While Apple’s apparent new focus for Final Cut will certainly upset those in the ultra high end niche of the editing world, it makes a lot of sense from a business perspective. Companies that attempt to make products that are all things to all people are generally doomed to failure.  Adding all the features necessary to appease everyone on your wish list means making many compromises in the product design. Most often this results in a product that may do lots of different things, but it does them all in an equally poor fashion. Such an approach isn’t what Apple is about. Apple is about presenting a solution that satisfies large segments. If Apple can capture 80% of the advanced amateur and professional film maker market with the new direction for Final Cut, then I’m sure they’ll be very satisfied. With the dramatic drops in the price of digital cameras that will certainly continue on into the future, this could become a very large market and sell a lot of Macs as well.

“But It’s Different!”

It’s also important to acknowledge the ever present segment of the population that doesn’t like change. I think a portion of the complaints heard against FCP X are influenced by the fact that it’s now different. This means learning a new interface with new keyboard shortcuts and a new approach to video editing. There are definitely people who don’t like being faced with a new learning curve and will be vocal about it. Personally, I’ve never been afraid to learn something new. And frankly, those who don’t learn new things throughout their careers are the ones most likely to become unemployed.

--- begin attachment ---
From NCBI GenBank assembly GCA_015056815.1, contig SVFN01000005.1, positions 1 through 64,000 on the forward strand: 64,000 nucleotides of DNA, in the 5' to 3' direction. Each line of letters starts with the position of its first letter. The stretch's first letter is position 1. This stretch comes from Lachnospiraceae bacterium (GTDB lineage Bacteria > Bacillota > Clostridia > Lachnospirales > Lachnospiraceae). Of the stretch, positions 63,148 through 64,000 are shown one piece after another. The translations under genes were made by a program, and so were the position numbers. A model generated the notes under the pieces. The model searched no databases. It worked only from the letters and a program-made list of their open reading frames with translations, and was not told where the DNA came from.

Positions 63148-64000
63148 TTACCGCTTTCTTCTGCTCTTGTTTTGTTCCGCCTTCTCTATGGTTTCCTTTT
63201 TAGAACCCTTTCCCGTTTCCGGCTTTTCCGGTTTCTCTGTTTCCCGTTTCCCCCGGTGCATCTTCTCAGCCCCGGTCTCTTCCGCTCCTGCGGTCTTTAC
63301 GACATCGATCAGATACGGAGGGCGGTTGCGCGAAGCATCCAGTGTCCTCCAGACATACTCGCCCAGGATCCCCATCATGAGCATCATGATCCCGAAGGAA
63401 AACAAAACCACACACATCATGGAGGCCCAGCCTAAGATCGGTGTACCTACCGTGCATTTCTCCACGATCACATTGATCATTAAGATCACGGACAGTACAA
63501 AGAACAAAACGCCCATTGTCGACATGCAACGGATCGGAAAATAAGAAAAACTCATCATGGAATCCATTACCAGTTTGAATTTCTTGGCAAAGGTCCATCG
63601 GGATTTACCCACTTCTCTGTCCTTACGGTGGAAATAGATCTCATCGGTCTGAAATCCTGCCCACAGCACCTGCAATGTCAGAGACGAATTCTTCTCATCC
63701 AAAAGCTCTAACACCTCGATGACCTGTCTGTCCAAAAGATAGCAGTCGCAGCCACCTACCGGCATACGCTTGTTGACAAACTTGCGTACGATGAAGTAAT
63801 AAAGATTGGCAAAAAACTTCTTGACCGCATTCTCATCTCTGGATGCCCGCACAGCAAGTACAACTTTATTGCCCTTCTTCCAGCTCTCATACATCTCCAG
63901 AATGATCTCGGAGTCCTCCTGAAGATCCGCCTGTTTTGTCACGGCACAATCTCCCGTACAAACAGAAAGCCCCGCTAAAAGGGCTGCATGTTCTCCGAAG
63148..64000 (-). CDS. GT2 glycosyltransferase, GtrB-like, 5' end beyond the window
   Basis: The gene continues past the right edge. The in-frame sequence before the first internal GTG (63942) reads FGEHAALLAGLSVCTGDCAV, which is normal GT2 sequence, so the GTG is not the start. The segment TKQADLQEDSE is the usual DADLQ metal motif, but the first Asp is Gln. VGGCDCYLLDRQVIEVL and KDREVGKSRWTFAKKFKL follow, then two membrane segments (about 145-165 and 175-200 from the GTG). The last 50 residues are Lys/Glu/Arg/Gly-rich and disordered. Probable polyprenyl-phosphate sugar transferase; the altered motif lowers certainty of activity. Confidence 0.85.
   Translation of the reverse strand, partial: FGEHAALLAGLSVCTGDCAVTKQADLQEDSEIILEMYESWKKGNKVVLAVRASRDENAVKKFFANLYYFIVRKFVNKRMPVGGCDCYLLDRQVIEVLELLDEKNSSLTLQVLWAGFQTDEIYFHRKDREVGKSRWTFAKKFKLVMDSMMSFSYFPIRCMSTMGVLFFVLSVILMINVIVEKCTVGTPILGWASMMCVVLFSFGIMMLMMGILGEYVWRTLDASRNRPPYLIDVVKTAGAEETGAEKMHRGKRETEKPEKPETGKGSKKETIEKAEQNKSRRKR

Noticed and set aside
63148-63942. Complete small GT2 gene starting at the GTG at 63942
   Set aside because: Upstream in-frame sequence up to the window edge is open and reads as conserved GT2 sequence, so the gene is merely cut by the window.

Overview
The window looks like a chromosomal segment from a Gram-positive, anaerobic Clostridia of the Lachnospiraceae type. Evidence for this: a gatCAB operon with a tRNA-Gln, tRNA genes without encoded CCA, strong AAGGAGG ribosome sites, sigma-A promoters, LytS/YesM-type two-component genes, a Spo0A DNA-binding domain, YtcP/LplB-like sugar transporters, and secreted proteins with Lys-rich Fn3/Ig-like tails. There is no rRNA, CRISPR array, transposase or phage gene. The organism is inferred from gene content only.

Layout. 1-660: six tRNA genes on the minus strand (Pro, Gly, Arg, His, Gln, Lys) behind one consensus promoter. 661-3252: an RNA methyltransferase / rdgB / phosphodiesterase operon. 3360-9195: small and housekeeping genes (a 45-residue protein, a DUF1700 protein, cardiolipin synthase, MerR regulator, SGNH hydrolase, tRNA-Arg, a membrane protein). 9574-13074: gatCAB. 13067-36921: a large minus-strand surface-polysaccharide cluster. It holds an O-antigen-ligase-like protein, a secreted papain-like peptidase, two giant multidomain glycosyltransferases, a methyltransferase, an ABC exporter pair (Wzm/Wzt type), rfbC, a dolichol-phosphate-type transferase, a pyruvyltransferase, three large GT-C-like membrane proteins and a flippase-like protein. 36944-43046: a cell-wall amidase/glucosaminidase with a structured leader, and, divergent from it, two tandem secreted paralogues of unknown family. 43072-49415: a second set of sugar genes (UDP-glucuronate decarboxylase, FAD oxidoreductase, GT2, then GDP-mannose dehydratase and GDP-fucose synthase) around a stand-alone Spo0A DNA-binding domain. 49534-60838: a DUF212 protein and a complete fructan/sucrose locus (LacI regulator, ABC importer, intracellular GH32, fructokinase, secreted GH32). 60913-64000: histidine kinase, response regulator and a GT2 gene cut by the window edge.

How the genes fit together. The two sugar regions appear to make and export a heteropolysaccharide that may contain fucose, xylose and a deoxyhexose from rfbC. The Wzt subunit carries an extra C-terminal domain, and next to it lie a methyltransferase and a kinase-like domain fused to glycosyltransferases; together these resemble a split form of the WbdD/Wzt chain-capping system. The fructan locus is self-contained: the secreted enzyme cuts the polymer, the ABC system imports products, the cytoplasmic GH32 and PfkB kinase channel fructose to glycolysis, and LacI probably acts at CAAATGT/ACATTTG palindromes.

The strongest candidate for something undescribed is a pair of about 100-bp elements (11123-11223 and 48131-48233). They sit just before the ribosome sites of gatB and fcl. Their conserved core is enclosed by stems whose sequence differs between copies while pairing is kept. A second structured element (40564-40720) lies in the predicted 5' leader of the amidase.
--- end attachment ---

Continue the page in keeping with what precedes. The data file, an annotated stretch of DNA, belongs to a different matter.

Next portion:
One of the user comments on the Mac App Store for Final Cut Pro X I think expressed this well:

“People who are newer to video editing will love this immediately and a lot of people who are used to the tried and true ways will take longer to accept it. As a seasoned veteran, I can tell you that if you are willing to detach from everything that you already know about video editing, then Final Cut X is one heavenly piece of software. However, if you have a hard time discarding a lot of years of experience learning the interface you already know, then you will have a very hard time adjusting.” – posted by “post22.com” on June 21, 2011.

I think this is a good summation that explains at least some of the negative reaction to FCP X. To give an example that parallels this, recall that when the iPhone was introduced many critics complained about the lack of a physical keyboard. I remember them saying that there was no way that a smart phone could succeed without a physical keyboard. Turns out Apple was right to ignore the critics and to take a bold departure from traditional smart phone design, and almost all smart phones now use an onscreen keyboard like the iPhone.

The Bottom Line